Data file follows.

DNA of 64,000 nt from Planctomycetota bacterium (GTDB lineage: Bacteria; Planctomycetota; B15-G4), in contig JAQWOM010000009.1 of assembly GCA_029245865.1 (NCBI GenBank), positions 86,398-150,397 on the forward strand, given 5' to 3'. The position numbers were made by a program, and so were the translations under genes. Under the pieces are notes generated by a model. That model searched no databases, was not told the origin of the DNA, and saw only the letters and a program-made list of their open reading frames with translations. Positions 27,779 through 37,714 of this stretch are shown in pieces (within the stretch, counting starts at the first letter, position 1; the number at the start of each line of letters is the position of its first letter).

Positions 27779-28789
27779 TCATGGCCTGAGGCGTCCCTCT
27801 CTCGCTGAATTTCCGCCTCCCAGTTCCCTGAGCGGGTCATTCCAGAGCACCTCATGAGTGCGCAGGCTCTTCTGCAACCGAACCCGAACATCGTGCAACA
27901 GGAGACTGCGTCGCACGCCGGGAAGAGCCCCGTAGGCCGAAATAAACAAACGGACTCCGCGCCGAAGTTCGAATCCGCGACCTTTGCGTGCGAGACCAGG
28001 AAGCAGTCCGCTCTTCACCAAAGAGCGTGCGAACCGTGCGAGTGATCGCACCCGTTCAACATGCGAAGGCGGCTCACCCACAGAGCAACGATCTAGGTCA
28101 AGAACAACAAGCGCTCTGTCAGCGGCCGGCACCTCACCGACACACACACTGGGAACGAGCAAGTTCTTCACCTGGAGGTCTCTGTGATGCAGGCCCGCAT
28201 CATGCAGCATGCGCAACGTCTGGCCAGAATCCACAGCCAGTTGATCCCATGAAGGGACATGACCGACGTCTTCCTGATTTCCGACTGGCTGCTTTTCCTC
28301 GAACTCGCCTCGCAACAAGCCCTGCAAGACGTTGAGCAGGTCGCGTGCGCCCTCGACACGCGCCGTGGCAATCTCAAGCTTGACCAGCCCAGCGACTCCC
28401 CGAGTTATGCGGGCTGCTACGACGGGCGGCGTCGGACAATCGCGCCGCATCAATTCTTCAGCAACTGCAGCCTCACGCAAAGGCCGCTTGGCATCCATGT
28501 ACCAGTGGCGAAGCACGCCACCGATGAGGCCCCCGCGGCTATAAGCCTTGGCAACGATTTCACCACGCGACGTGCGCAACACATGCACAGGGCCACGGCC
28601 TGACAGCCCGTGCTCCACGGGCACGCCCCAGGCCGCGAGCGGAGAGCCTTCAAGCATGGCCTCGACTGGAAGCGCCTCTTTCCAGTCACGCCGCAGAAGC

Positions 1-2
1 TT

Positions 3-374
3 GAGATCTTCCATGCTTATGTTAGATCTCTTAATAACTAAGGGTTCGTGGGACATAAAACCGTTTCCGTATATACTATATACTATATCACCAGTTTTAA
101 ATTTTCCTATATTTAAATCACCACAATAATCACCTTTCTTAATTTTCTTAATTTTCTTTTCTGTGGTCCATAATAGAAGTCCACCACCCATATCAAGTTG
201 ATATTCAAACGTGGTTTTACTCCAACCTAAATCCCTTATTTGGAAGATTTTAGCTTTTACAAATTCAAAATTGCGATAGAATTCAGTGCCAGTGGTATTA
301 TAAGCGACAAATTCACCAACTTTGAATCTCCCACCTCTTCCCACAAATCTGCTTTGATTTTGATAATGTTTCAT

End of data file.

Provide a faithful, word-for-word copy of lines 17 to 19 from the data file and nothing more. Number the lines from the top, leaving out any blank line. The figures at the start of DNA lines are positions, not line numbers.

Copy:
101 ATTTTCCTATATTTAAATCACCACAATAATCACCTTTCTTAATTTTCTTAATTTTCTTTTCTGTGGTCCATAATAGAAGTCCACCACCCATATCAAGTTG
201 ATATTCAAACGTGGTTTTACTCCAACCTAAATCCCTTATTTGGAAGATTTTAGCTTTTACAAATTCAAAATTGCGATAGAATTCAGTGCCAGTGGTATTA
301 TAAGCGACAAATTCACCAACTTTGAATCTCCCACCTCTTCCCACAAATCTGCTTTGATTTTGATAATGTTTCAT